Locals welcome French soldiers in Bourem northen Mali on February 17, 2013.
AFP Photo/Pascal Guyot

By Pascal Guyot

Journalists and photographers in a war zone often find themselves beseeching military authorities for permission to get closer to the action. This is no less true of Mali, where French forces have led a largely successful effort over the last month to beat back Islamist rebels that had seized control of the country’s vast and arid north.

French, Malian and Nigerian troops has already secured Gao and Kidal along with the ancient and storied desert city of Timbuktu, and this time the objective was the crossroads town of Bourem. A handful of journalists were invited along, including yours truly.

We departed from a military base in a couple of Puma helicopters on a ‘tactical flight’ – i.e. doors wide open, a few dozen metres off the ground.  We crossed the Niger River and landed about 30 minutes later just outside of Bourem in a zone that had already been secured.

A Malian soldier handles ammunition aboard a vehicle as they enter Bourem northen Mali on February 17, 2013.
AFP Photo/Pascal Guyot

We entered town in a military convoy, with locals shouting and jumping with apparently genuine joy while waving little French flags (provenance unknown). We were not allowed to clamber down from our pick-ups until we got to the city center, and even then our movements were restricted. Bourem has several thousand inhabitants, and there was a risk, we were told, that a sniper could be lurking unseen among them.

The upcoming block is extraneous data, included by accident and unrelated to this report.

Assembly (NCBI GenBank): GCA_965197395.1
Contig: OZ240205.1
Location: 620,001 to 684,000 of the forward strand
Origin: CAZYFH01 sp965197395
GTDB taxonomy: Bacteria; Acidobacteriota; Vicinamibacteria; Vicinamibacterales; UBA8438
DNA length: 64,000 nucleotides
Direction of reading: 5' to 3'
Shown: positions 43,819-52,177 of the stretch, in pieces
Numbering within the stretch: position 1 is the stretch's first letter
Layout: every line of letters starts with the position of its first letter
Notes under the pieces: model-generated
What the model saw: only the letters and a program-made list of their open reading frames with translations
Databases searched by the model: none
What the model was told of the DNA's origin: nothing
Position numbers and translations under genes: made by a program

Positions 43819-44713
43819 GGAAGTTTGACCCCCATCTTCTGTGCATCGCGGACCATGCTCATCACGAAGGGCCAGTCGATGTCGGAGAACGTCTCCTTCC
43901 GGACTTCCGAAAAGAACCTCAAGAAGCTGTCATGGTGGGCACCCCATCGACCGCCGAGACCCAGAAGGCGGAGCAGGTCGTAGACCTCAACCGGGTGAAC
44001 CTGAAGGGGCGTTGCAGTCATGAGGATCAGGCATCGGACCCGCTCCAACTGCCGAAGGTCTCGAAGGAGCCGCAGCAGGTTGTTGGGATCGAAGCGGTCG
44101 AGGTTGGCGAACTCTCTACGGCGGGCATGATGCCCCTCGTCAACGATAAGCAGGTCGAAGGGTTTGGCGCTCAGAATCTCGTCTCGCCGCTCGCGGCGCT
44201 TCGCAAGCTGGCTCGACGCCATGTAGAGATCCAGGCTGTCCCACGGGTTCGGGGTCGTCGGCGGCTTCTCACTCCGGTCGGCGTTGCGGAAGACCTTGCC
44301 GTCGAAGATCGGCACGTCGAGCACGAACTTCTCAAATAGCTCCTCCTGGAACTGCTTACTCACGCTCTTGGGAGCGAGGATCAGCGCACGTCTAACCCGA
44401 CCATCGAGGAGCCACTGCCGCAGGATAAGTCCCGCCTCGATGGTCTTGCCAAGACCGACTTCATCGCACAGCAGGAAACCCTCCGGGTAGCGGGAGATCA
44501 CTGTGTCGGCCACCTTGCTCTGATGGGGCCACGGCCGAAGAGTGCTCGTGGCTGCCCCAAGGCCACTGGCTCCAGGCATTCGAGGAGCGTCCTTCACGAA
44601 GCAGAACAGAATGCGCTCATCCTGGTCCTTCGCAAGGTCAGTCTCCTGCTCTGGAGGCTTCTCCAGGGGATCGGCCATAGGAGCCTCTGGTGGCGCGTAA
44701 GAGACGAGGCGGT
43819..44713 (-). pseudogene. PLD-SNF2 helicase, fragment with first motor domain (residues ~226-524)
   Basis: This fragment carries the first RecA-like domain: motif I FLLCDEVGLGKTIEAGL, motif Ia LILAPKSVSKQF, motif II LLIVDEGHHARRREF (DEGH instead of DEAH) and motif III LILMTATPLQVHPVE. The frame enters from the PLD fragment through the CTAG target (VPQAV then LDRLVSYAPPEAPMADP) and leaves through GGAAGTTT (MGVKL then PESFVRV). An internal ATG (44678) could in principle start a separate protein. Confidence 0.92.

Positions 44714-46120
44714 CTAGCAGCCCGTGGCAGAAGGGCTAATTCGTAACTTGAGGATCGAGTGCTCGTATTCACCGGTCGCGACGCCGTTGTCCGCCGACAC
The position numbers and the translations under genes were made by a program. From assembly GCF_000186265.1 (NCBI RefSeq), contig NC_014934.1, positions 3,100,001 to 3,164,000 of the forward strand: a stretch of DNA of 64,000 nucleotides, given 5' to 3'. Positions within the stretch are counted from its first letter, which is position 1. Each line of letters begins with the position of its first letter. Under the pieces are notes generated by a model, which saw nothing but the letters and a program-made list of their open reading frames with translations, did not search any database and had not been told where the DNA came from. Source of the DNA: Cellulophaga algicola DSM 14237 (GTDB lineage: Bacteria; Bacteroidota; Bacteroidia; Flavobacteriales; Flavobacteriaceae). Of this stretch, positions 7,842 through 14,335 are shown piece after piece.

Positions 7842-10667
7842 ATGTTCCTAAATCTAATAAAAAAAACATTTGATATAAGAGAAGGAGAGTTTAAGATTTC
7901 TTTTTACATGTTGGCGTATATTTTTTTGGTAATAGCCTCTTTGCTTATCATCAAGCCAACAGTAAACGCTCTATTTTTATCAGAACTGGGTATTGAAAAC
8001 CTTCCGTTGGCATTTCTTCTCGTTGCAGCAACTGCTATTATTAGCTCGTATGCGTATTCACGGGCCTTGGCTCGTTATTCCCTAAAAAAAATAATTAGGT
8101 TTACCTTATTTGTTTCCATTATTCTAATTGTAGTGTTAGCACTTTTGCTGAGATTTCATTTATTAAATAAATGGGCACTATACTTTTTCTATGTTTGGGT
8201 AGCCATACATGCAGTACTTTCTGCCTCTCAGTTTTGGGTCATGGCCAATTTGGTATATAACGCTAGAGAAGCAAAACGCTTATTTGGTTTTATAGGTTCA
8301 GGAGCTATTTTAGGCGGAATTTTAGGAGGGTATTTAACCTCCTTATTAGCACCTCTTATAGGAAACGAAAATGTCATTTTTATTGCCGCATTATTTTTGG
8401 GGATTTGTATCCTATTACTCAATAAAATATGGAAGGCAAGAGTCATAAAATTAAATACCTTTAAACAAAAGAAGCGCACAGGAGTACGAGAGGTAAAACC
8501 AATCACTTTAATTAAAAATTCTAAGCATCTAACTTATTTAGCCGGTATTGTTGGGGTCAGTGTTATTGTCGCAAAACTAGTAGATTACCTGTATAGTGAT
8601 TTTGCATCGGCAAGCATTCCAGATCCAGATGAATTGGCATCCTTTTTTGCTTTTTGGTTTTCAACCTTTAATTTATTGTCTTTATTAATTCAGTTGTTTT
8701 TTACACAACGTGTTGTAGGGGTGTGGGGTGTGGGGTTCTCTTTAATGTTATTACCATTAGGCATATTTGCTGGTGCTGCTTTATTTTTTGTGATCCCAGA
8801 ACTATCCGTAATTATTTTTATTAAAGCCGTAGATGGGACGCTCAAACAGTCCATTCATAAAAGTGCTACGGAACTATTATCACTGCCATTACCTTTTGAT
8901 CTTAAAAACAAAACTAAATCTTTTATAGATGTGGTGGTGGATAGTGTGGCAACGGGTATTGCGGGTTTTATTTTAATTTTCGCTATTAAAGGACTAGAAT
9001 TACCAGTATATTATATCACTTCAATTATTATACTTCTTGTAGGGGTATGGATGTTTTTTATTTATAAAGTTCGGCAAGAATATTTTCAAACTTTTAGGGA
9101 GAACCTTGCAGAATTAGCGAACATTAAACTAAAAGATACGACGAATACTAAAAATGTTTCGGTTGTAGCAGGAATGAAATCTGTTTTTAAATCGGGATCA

From start to finish, we were in Bourem for no more than 45 minutes.

The French army took a calculated risk in letting us tag along for the liberation of Bourem. But they clearly were in control. My guess is that special forces, possibly with the help of Malian troops, had already secured at least the central part of the town by the time we rolled in.

Locals welcome French soldiers in Bourem northen Mali on February 17, 2013.
AFP Photo/Pascal Guyot

The otherwise uneventful ride-along was punctuated by one mysterious – and very striking – tableau. As we were flying over the desert, we spied a band of several dozen Malians in the middle of nowhere, including one with a small French flag. Were they waiting for us?  Had they fled the town in fear? As we flew overhead, the flag-bearer waved the French standard while others waved…

Malians wave to a French military helicopter on February 17, 2013, near Bourem, northern Mali.
AFP Photo/Pascal Guyot